Saturday 17 March 2018

Sunday Times apology for 'sexist' column is branded 'unacceptable'

Not mentioned in apology: Sacked columnist Kevin Myers. Photo: Tony Gavin
Not mentioned in apology: Sacked columnist Kevin Myers. Photo: Tony Gavin

Alan O'Keeffe

An apology issued by 'The Sunday Times' yesterday, for an article by Kevin Myers has been denounced as "completely unacceptable" by the National Women's Council of Ireland.

The controversial column, entitled 'Sorry Ladies, equal pay has to be earned,' led to Mr Myers being sacked within hours of its publication the previous week. In his article about the BBC gender pay gap, Mr Myers had referred to the Jewish faith of high-earning BBC presenters Claudia Winkleman and Vanessa Feltz, stating Jews are "not generally known for their insistence on selling their talent for the lowest-possible price".

The newspaper yesterday published a short, four paragraph editorial which contained an apology, stating the article "included unacceptable comments which caused offence to many, in particular to the Jewish people."

Last night, Orla O'Connor, Director of National Women's Council (NWCI), said: "The article clearly displayed discriminatory views on both gender and religious grounds, yet the apology today made no reference to the misogynistic and sexist views expressed in the article. The apology presented the Sunday Times with the opportunity to redress the views expressed, and the offence caused to women.

"This opportunity was clearly not taken. By its omission, in our view the apology gives licence to further similar sexist views to be expressed in its newspaper in the future"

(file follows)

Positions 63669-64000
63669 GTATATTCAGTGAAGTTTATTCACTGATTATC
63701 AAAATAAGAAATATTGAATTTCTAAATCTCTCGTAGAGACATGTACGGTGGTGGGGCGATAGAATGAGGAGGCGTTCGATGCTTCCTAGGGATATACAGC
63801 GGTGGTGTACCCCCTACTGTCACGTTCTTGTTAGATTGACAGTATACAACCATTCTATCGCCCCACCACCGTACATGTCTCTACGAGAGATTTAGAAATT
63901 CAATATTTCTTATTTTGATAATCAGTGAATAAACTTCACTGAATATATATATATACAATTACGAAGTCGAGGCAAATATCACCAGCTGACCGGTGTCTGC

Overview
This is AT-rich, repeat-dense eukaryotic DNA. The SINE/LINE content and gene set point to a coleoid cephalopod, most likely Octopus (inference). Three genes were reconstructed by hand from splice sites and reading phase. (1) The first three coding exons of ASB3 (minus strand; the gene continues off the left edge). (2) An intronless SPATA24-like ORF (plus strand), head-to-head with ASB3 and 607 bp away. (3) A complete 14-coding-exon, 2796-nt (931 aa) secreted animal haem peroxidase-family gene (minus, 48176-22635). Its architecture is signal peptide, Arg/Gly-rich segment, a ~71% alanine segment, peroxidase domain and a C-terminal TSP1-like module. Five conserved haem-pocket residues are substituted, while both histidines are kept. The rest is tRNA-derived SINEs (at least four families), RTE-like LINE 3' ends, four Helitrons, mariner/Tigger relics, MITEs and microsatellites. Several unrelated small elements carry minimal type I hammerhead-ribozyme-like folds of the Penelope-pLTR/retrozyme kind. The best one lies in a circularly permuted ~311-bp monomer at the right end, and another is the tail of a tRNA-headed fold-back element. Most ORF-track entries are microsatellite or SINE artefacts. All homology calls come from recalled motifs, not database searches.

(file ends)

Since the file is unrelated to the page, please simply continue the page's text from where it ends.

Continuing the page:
"It is ironic that the genesis of this article came from a series of articles on the persistent inequalities that women experience with regard to economic equality and leadership. NWCI will now submit a formal complaint to the Sunday Times' editor, and to the Press Ombudsman."

The newspaper's apology was entitled 'Overstepping The Mark' and stated the article was removed and the newspaper had apologised to the two female BBC presenters. "Newspapers publish controversial articles that often cause upset. It is important to generate forthright debate about issues affecting our lives.

"It is also important, however, not to publish comments that overstep the mark. Where this column did so, we are deeply sorry," it stated.

Marriage Equality chairwoman Gráinne Healy labelled the apology as "horrendous" in an interview on RTE's Marian Finucane Show yesterday.

"[The apology] doesn't even mention one of the key elements [of the column] ... That man has a history of stating dreadful things about, in particular, women."

"The man has lost his job, he paid his price ... but personally I stopped reading Kevin Myers 10 years ago."

The editor of 'The Sunday Times' Irish edition, Frank Fitzgibbon, was absent from Twitter over the weekend.

Associate editor John Burns tweeted the front page, merely stating it was "the end of a difficult week".

Four letters on the controversy were published in the newspaper's 'Letters To The Editor' section. Two of the letters were critical of the editorial process in the newspaper, which had failed to prevent the remarks being published.

One letter, from a woman in Wexford, stated Mr Myers's writings over the years were "far from anti-Semitic" and she believed him to be "a deeply compassionate and honest man".

The Jewish Representative Council of Ireland showed support for the sacked journalist, stating that attempts to brand Mr Myers as an anti-Semite were "an absolute distortion of the facts".

Following his sacking, Mr Myers (70) said he had believed he was paying the two women presenters a compliment. But he admitted: "I am the author of my own misfortune."

It will be some weeks before the Press Ombudsman issues a decision on complaints made about the column.

Irish Independent

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